The sense of fashion never goes out-of-date for a true fashionista. Among the Millions of fashion lingos in today’s market , one that often dominantly buzzes around, is the term “Contemporary Fashion”.Meant to describe labels with a designer aesthetic and more accessible price points and we use the term “accessible” loosely, with most pieces averaging out around $500 , the term means big bucks where the fashion industry’s concerned, having become one of the biggest areas people spend their money in the last few years.
What Contemporary Fashion Is
Contemporary apparel is clothing that is accessible, in price and in terms of the way people wear it. The contemporary category often contains more modern-style clothes compared to the higher end luxury market. The voice of the contemporary industry is a bit more modern and a tad younger. Contemporary brands appeal to both the luxury shopper and the new breed of aspirational shopper. This tier has become a go-to for women who can no longer justify shelling out huge amounts of cash on designer garb. It is also appealing to people bored of regular fashion and who are prepared to spend that little bit extra for something that will last.
A great contemporary brand is one with a unique look and feel. Garments and accessories will have interesting construction details and a good-quality finish. The collections are in line with seasonal trends but also incorporate signature items that consumers immediately recognize and associate with the designer brand.
Is It Futurist: The Sustainability Question
In fashion, the term ‘futuristic’ is often used to describe avant-garde clothing designs. It could refer to several things, such as the clothing’s method of production, the materials used, or the garment’s design. Futurism can even refer to the 20th century Italian art movement, and indeed, this movement addressed the problem of designing fashion for the 20th century. We would learn much by examining Futurist fashions in order to understand its legacy in relation to contemporary fashion designers viewed as futuristic today. This paper will review this legacy by looking at five specific examples—Italian Futurists and their contribution to classless and genderless fashion; French designer Yves Saint Laurent’s iconic minidress inspired by the De Stijl art movement; fashion designed specifically for women with active lifestyles; technological advancement and space exploration seen in the designs of André Courrèges and Pierre Cardin; and advancements in textile manufacturing during the late 20th and early 21st century in relation to Karl Lagerfeld, Donatella Versace, and Hussein Chalayan. This leads to the primary analysis of Iris van Herpen and other contemporary designers including Noa Raviv and Neri Oxman. Their designs will be discussed in relation to the problem of labelling fashion as futuristic.
Challenges of Contemporary Fashion
The contemporary brands fashion market is clearly brimming with a high level of competition. The up-and-coming contemporary designers are forced to continuously compete with older, established luxury brands in the targeting of the younger generation of consumers. The contemporary market began out of consumers’ need and want to own versatile clothing that could be worn on a daily basis. Stylish consumers were hungry for locating a head-to-toe outfit that luxury brands create, but could be sold at a more reasonable tag.
Scopes of Contemporary Fashion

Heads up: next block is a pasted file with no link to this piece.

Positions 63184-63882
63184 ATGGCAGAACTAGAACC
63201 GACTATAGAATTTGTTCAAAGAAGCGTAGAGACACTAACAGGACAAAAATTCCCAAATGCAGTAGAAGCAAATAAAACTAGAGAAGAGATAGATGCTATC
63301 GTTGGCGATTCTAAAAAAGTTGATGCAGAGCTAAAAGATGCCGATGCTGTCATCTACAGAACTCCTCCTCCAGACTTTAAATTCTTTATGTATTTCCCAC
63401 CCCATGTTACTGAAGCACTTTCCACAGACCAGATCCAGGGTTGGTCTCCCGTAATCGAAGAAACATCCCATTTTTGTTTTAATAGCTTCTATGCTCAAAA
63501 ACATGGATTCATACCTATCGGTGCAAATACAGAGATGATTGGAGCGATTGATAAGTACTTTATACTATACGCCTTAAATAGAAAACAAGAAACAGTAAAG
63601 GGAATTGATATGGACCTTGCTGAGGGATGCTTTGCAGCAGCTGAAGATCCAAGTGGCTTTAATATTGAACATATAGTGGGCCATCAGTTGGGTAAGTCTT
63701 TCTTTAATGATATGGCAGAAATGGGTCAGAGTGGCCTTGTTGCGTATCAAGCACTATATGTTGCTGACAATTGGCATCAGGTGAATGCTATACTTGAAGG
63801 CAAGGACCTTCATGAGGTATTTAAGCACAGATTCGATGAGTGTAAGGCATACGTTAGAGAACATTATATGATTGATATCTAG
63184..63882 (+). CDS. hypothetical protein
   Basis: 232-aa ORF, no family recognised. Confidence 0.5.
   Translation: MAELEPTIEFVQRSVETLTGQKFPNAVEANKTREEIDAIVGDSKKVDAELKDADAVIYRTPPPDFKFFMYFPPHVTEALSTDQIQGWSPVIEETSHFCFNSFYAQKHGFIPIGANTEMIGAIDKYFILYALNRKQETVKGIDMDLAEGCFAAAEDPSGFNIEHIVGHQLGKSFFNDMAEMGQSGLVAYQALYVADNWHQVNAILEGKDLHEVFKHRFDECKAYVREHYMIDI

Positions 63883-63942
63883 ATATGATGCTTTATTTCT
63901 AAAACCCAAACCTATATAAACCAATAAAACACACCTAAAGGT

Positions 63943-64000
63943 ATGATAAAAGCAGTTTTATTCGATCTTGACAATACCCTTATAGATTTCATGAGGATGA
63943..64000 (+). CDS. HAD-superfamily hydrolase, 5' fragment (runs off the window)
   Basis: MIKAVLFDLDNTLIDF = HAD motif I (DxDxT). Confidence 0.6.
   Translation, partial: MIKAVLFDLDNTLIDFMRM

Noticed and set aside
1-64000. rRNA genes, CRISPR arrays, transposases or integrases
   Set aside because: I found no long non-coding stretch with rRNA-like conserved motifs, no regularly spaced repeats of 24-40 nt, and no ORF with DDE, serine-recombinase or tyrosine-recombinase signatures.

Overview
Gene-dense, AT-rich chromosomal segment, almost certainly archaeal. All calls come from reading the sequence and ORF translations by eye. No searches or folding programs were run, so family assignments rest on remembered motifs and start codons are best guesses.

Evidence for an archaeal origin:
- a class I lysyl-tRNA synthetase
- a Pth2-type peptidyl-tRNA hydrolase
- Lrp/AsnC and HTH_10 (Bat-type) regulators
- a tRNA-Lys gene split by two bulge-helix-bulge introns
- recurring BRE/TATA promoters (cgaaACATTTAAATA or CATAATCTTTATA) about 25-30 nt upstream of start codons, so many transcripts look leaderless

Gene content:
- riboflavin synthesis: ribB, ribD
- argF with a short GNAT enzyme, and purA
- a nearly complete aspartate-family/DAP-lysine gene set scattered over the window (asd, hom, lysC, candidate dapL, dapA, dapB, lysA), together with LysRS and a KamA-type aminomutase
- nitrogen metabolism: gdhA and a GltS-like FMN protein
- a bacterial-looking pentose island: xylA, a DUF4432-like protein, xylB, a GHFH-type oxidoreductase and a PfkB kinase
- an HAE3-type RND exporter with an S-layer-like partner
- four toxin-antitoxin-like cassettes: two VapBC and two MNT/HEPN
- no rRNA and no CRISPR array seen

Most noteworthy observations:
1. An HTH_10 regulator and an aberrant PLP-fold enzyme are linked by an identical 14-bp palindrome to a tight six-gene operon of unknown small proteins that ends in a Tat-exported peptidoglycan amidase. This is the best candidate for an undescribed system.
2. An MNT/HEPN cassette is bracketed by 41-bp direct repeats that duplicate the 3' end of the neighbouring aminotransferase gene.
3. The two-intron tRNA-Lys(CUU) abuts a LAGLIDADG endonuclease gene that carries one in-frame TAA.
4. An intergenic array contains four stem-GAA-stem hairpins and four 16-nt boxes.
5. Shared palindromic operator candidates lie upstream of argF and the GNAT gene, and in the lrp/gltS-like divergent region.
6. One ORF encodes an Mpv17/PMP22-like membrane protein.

Due to the fact that contemporary brands appeal to several groups of consumers, this industry will continue to see global opportunities. Fashion editors and industry insiders agree that contemporary brands have stolen the limelight and are helping to bridge the gap between luxury brands and main street.
Not only will contemporary labels allow you to up your designer arsenal without forcing you to exist on an exclusively Kraft Dinner diet, but the pieces are also constructed with everyday wear in mind (no couture-like assembly required). Not to mention that contemporary lines still boast that oh-so-coveted designer aesthetic and quality craftsmanship—perfect if you’re looking to break away from the usual suspects in fast fashion retail.
Famous Contemporary Fashion Designers and Their Works
Carven: Founded in 1945 in Paris, Carven has enjoyed a resurgence since the hiring of designer Guillaume Henry in 2009, who transformed the house from old-school couturier into the cool girl’s label du jour.
N°21: Started in 2010 in Milan by designer Alessandro Dell’Acqua, the brand offers a smorgasbord of whimsical designs that can be effortless.
Jonathan Simkhai: Starting from NYC His first womenswear collection was shown in 2010, where Simkhai debuted his take on dressing for today’s cosmopolitan woman. A master at tailoring oversized pieces to flatter the female form, his designs run the gamut from exaggerated boxer shorts to basketball jerseys.
Sandro : Launched by husband-and-wife duo Didier and Evelyne Chétrite, Sandro is a well-known and popular brand in the contemporary market. Since its launch in 1984 (in the Marais district of Paris), the label has gathered a cult following with women charmed by its insouciant, season less separates and rock’n’roll aesthetic. Sandro has stores worldwide in places such as New York and Japan, and a flagship store based in Covent Garden, central London.
Consumers want to feel like they own something special and unique. They want exclusive quality labels that are not mass produced, yet are still affordable. It is important to keep in mind that this category is less expensive then higher tiers such as Haute Couture, but the prices are clearly higher than budget collections.The changing demographic of fashion consumers and the rise of contemporary brands. To stay in the game, luxury fashion marketers must compete on a global scale.